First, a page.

Page 5386 - Week 14 - Thursday, 30 November 2017

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confiscate their assets. This commitment is evidenced by the recent creation of a new offence of drive-by shooting and the introduction of crime scene powers to add to the suite of laws already available in the ACT to address serious and organised crime. The fortification removal laws introduced by this bill will further enhance the government’s suite of law reform in this area.

Fortifications are structures or devices designed to stop or hinder uninvited entry to a property. This bill strengthens traditional law enforcement mechanisms by providing our police with greater capacity to access fortified properties to execute search warrants and obtain evidence of serious crime in the territory.

Law enforcement agencies across Australia, including in the ACT, have reported the use of fortifications by outlaw motorcycle gangs, more appropriately known as criminal gangs, and other criminal groups to frustrate the execution of search warrants by police. If an occupier of a fortified property denies police access to the property, police may find it difficult to enter the property using traditional methods of forced entry.

The bill makes amendments to the Crimes Act 1900 to introduce a fortification removal scheme in the ACT. It authorises the Chief Police Officer to apply to the Magistrates Court for an order directing the occupier of premises to remove a fortification constructed on the premises. This is a proactive step to assist police to access a property in the future to investigate crime effectively.

The bill defines a fortification as a structure, device or other thing, or a combination of structures, devices or other things, that forms part of, or is attached to, the premises if the thing or the combination of things exceeds what is reasonably necessary to provide security for the ordinary lawful use of the premises and either prevents uninvited entry to the premises or part of the premises or would be considered by a reasonable person to be intended or designed to prevent uninvited entry to the premises or part of the premises.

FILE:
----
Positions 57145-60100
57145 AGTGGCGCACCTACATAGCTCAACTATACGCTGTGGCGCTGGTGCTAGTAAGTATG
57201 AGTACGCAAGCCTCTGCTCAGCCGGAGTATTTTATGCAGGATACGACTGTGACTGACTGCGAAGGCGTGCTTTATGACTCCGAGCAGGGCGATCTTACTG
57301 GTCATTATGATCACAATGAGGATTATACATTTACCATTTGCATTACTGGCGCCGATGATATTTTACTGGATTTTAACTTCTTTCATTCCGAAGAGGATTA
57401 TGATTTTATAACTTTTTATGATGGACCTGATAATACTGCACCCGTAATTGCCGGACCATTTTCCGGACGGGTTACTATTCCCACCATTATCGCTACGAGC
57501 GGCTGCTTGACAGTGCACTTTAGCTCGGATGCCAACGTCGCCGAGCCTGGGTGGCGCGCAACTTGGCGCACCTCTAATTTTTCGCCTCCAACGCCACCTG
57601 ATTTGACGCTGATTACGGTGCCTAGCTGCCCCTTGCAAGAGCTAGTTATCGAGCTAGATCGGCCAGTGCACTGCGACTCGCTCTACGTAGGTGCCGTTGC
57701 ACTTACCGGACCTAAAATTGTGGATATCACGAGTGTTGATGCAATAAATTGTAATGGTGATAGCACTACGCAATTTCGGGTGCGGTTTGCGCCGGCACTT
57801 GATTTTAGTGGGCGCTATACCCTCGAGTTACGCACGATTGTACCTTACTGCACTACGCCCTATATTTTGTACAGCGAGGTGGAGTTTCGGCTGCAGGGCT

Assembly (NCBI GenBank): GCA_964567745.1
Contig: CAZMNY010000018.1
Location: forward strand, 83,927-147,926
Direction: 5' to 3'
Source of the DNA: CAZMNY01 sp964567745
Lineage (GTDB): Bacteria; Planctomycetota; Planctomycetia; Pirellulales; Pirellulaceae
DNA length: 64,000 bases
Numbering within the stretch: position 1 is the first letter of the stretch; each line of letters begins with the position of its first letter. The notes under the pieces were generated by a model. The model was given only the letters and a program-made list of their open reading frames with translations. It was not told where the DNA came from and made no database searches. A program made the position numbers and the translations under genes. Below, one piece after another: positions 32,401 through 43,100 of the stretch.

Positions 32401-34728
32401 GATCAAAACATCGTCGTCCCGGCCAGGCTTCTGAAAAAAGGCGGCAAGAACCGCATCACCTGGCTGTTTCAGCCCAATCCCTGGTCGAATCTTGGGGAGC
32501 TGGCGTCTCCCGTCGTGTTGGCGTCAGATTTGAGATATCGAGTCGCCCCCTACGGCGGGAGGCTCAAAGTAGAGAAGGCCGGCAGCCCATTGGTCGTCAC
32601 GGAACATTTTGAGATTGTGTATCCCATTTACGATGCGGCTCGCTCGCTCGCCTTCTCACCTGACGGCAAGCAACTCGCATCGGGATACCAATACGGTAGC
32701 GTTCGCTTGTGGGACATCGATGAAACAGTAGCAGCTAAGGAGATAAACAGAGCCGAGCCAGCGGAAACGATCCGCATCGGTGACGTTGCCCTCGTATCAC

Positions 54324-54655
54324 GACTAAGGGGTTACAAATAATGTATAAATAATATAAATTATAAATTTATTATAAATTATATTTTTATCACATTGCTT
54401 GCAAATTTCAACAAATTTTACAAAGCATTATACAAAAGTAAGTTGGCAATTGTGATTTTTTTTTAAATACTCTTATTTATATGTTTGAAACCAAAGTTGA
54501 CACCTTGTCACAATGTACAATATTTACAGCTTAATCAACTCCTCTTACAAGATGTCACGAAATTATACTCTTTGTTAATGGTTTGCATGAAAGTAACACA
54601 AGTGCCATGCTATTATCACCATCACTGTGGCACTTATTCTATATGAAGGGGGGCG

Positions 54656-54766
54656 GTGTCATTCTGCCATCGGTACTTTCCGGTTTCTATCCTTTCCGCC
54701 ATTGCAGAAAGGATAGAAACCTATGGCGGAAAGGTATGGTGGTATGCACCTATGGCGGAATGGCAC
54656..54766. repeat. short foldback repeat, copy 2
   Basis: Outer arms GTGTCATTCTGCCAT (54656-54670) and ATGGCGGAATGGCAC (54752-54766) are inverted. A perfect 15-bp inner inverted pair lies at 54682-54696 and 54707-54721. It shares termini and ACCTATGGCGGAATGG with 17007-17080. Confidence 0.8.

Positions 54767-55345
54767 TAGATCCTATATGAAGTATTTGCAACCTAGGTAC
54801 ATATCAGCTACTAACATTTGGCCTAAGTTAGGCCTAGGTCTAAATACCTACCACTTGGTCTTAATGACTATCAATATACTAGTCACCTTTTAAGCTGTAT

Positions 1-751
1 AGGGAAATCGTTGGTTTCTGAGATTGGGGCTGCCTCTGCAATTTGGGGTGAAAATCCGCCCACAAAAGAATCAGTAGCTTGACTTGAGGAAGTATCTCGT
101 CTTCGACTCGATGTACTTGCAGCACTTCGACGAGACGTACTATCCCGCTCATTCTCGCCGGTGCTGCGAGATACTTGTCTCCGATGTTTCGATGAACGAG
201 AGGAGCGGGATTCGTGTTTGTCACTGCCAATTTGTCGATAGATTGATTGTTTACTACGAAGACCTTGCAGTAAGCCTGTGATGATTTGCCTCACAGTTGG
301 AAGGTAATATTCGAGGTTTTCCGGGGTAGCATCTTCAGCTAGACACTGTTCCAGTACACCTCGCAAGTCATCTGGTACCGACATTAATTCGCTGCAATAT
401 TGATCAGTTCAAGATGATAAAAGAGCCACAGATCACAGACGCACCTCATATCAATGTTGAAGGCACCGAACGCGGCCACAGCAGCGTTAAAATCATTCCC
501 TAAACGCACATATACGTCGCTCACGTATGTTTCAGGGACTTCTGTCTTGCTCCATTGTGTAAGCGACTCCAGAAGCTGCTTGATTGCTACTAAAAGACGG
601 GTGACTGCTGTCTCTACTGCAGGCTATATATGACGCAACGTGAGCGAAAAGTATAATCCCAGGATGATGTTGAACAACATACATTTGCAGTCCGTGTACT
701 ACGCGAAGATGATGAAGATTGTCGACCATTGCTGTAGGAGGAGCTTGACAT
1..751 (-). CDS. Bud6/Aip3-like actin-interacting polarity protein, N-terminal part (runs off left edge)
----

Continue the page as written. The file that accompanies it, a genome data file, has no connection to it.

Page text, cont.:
This definition ensures that the bill targets only premises which have been fortified for the purpose of preventing police access. The safety of our community is paramount. The bill will not prevent Canberrans from installing reasonable security measures to protect the safety of their home or commercial premises.

A fortification removal order will prescribe a period of time for the occupier to comply with the order. The occupier must comply with the order within three months after the day the order starts or, if the order states another day, by that stated day. This provides ACT Policing and the occupier with the opportunity to present evidence to the court about the amount of time the occupier should have to comply with the order. For example, the court may be satisfied that a short time frame is necessary as the fortification poses a great safety risk. A longer time frame may be required if the court considers that the removal of the fortification will be time consuming and difficult.

The fortification removal scheme is designed to assist ACT Policing to investigate serious and organised criminal activity. It is not limited to the activities of criminal

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